This one will change your life, if you let it.
Discovering gratitude has lead me to be happier than I can ever recall being in my life. And without anything in particular to be happy about, just improving my feelings of self worth and joy at being alive.
When people talk about happiness I don’t think many of them know what they are talking about. I don’t mean that in an unkind way, but I think we have had our minds stripped of our ability to appreciate the world and all the natural joys we can have. This is mostly by companies that tell us from when we are children that we can’t be happy if we don’t have “that toy” or the new thing that all the other kids have.
As if to compound the problem, we don’t really have conversations about how to be happy without those things, or without something external. Some people think of happiness as like the feeling when your team wins a game, when your family or friends surprise you with a party for your birthday, or when you meet someone you really like and they like you too.
Those happinesses are real and true, and they aren’t meaningless, but they aren’t the whole story and they aren’t always there when your team loses, your family isn’t around or your girlfriend/boyfriend leaves you for someone else.
I also feel strongly that real happiness is not simply optimism, or being a smiley kind of person, nor is it a genetic predisposition that some people have and others don’t.
It is a choice, a choice to be grateful for what you have and to be grateful for the chance to share your life with others.
And that choice is synonymous with happiness.
If you don’t believe me, simply look up the literature on it. There is an actual science of happiness!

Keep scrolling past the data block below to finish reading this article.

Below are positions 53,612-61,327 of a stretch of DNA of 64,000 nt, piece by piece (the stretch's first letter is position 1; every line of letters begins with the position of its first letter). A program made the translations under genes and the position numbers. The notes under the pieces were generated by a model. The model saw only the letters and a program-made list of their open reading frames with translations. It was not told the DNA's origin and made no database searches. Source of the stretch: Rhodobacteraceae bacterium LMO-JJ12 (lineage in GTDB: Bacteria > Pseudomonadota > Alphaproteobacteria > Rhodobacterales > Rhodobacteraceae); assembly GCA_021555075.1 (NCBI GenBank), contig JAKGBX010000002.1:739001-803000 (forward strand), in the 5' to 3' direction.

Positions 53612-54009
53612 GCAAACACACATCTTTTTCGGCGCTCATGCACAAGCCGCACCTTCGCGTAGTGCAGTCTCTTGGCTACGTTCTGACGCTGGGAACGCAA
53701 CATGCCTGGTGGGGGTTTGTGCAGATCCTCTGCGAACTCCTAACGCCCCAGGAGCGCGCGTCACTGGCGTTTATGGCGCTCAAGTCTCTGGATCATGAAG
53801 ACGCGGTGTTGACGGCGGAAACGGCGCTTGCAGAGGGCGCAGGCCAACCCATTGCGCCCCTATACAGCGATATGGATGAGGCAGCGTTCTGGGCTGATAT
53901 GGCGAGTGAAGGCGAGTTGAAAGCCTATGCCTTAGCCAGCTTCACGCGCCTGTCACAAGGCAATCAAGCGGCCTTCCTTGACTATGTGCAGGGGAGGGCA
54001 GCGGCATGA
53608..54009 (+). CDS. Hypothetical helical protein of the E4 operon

I read about a study by Dr. Robert A. Emmons et al. where participants each wrote a few lines in a journal every day. One group wrote about the things they were irritated with, another wrote about just what happened and how it affected them, and the third wrote comments of gratitude. At the end of the two weeks the group who wrote grateful comments reported being by far the happiest of the lot.
Funnily enough, the group who wrote about the things that irritated them reported being less happy than when they signed up for the study.
Showing gratitude trains your brain to look for the good things in life.
Before I discovered gratitude and it’s power I struggled with depression for years. It affected my friendships, my family relationships, my work. Everything. Depression is a cancer eating at the western world, and the reason for it is that we want and expect too much and show gratitude far too little.
Since discovering gratitude I have gone two years without any depression, and feeling much more in control of my happiness. I have a beautiful girlfriend who I live with and a job teaching children in a prestigious school. I am extraordinarily grateful for all the opportunities I have open to me, and I only expect things to get better.
If you are anything like my younger self and you think that the right woman/man will come along and fix everything for you then you might want to think about avoiding Hollywood romantic comedies for a while.
Also, just a hint, but stop reading/watching the news. It is misery incarnate. Most of those news items have no effect on your life, you can’t do anything about them and they are negative. Just stop, and you’ll never regret it. If something important happens your friends and family will tell you, or you’ll hear about it somehow.